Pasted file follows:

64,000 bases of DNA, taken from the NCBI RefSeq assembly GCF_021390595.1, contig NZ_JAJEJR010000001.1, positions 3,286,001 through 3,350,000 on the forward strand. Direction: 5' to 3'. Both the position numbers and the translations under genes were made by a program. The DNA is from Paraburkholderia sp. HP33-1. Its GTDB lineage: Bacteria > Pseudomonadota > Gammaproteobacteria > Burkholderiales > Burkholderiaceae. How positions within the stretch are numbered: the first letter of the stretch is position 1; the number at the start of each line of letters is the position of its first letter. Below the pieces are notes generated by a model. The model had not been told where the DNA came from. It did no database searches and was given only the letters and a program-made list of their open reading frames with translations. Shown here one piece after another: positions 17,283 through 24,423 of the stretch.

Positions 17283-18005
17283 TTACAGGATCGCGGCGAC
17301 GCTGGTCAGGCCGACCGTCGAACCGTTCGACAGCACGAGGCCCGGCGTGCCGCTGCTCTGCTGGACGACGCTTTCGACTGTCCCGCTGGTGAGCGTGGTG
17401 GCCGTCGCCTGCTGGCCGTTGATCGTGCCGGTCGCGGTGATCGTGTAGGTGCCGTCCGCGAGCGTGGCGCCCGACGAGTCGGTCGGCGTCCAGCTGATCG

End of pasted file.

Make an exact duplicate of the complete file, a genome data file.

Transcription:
64,000 bases of DNA, taken from the NCBI RefSeq assembly GCF_021390595.1, contig NZ_JAJEJR010000001.1, positions 3,286,001 through 3,350,000 on the forward strand. Direction: 5' to 3'. Both the position numbers and the translations under genes were made by a program. The DNA is from Paraburkholderia sp. HP33-1. Its GTDB lineage: Bacteria > Pseudomonadota > Gammaproteobacteria > Burkholderiales > Burkholderiaceae. How positions within the stretch are numbered: the first letter of the stretch is position 1; the number at the start of each line of letters is the position of its first letter. Below the pieces are notes generated by a model. The model had not been told where the DNA came from. It did no database searches and was given only the letters and a program-made list of their open reading frames with translations. Shown here one piece after another: positions 17,283 through 24,423 of the stretch.

Positions 17283-18005
17283 TTACAGGATCGCGGCGAC
17301 GCTGGTCAGGCCGACCGTCGAACCGTTCGACAGCACGAGGCCCGGCGTGCCGCTGCTCTGCTGGACGACGCTTTCGACTGTCCCGCTGGTGAGCGTGGTG
17401 GCCGTCGCCTGCTGGCCGTTGATCGTGCCGGTCGCGGTGATCGTGTAGGTGCCGTCCGCGAGCGTGGCGCCCGACGAGTCGGTCGGCGTCCAGCTGATCG